Are you undecided as to whether you want to learn how to speak Italian or Spanish? Read on to see the ultimate showdown between Italian and Spanish to help you decide which one you want to study.
Similarities Between Italian and Spanish
Let’s start with some of the main similarities between the two languages.
- Both Italian and Spanish are Romance languages.
- Both roll their double Rs (majority of accents)
- They both have the masculine and feminine forms.
What about audience? If you are concerned with using your new language to reach a greater worldwide audience or market, then by far you will find Spanish wins with more than 400 million native speakers. Italian has more than 60 million native speakers. If you live in Europe, then Italian is more common than Spanish. In the Americas, Spanish is widespread and useful.
So which is easiest language to learn? According to the US Foreign Service, both Spanish and Italian are ‘Category I’ languages. These languages would require about half a year of intensive study (about 25 hours a week) for monolingual English speakers.
If you learn one, it will be easy to learn the other. You’ll find that Italian and Spanish share about 80 percent of the same vocabulary.
Examples of Similar Vocabulary Between Italian and Spanish
Since about 80 percent of the vocabulary is similar between Italian and Spanish, let’s take a look at some examples. Spanish will add an ‘i’ to some Italian words, such as in concierto / tiempo. Remove the ‘i’ and you have the Italian concerto / tempo. Italian uses a ’t’ and Spanish may replace it with a ‘d’. Verdad / verità. Also notice the word endings. You’ll see Italian ends in ‘à’ as in comunità and Spanish has comunidad. Also Spanish doesn’t generally do double letters except for double L and double R. Double LL in the dictionary is its own letter, in alphabetical order between L and M.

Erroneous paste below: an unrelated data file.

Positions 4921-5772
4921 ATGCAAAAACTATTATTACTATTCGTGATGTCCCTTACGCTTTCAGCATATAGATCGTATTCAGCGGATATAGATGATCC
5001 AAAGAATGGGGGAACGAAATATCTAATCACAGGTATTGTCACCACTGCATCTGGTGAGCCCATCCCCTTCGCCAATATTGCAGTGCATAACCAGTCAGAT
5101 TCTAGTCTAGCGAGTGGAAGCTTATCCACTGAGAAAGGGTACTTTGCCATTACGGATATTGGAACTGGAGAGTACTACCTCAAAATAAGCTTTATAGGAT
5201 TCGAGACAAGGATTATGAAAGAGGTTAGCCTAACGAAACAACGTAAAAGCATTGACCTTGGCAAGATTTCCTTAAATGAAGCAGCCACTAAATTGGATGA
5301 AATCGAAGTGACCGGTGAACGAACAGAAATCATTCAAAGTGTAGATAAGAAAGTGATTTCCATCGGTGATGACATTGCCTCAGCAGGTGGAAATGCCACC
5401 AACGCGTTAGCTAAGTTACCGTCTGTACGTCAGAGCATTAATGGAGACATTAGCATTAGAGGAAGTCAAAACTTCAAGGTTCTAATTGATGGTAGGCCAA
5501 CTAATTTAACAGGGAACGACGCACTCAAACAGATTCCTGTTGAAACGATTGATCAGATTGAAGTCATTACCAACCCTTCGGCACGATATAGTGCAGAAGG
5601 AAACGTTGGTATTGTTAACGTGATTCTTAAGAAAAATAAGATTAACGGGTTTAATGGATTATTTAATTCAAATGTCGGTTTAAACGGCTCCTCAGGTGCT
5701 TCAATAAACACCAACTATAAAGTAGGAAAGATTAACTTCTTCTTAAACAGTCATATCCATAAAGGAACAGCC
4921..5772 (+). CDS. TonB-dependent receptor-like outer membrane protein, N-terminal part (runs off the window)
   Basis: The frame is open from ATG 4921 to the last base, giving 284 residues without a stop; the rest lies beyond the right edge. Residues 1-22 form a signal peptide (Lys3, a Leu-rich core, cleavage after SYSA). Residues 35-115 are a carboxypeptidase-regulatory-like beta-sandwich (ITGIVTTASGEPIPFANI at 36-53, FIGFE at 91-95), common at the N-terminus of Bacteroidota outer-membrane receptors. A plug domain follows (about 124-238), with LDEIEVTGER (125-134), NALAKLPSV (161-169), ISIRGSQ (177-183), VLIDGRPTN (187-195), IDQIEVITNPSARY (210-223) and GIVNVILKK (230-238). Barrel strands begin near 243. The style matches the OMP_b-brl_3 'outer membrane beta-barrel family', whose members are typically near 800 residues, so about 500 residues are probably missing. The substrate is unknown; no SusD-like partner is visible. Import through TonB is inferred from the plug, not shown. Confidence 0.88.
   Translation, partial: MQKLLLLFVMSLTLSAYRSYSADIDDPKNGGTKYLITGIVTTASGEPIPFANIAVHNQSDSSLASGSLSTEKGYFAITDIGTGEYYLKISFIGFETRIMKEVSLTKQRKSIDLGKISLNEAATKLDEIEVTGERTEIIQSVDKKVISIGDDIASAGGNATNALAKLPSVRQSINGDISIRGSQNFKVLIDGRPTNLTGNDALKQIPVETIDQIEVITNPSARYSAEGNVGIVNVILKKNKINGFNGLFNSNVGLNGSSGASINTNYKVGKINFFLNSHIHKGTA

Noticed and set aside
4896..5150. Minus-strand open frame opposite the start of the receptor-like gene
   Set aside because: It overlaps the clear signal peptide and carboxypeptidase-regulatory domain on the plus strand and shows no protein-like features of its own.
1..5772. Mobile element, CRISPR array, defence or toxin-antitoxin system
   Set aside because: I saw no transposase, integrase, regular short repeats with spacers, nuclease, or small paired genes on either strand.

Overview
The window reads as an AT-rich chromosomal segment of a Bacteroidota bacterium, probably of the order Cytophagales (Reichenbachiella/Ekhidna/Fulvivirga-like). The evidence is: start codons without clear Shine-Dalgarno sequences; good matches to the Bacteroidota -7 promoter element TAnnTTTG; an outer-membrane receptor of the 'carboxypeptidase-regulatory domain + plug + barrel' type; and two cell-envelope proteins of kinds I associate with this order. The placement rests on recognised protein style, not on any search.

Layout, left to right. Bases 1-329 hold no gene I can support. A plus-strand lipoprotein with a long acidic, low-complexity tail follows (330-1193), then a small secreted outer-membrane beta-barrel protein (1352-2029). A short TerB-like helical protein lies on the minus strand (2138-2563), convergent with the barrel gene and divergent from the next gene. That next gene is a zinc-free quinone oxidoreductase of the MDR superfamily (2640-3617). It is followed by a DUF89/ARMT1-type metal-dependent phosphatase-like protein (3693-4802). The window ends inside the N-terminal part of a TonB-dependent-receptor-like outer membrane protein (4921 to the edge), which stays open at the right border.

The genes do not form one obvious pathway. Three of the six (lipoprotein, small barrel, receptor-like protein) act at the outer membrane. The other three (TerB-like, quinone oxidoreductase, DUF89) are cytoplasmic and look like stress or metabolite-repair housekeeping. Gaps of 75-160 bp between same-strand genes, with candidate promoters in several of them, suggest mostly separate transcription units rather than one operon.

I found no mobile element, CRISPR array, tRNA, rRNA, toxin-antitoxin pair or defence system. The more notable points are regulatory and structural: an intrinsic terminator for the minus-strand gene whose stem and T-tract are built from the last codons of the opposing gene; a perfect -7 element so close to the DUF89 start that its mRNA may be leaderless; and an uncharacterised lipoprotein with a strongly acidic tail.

Differences Between Italian and Spanish
Now let’s get into some differences.
Italians love to end their words in a vowel. Whether you’re talking about the verbs: -ire, -are, -ere (Spanish verb endings are -ir, -ar, -er) or about the everyday words, giardino, cielo, strada, casa, and their plurals, giardini, cieli, strade, case, Italian is more likely than Spanish to end in a vowel. The Spanish equivalents of the above words are: jardin, ciel, calle, casa and in the plural this is jardines, cielos, calles, casas.
Speaking of casa, the pronunciation of this word is different in Italian and Spanish, even though it is written the same in both languages and means ( ‘house’ in both languages. In Italian it is pronounced ka-za. In Spanish it is pronounced kas-sa. If you said kas-sa in Italian, then you are talking about the cassa which is the cash register, that would be the caja, in Spanish.
At first glance, Italian and Spanish have the same main vowel sounds: A, E, I, O, U. There is an important difference though. Italian also has what is known as a closed ‘e’ in addition to the open ‘e’ that it shares with Spanish.
Some examples of the closed ‘e’ in Italian include: pesca and pesca. Mamma Mia! When you say pesca with an open ‘e’ it means ‘peach’ and when you say it with a closed ‘e’ it means ‘fishing’. To hear the differences between the two ways to say pesca, listen to both on Forvo. The differences between the Italian open and closed ‘e’ are also found in the Italian words for the number ‘seven’ and in the word ‘silk’, which are sette and seta. While sette uses an open ‘e’, seta uses a closed ‘e’.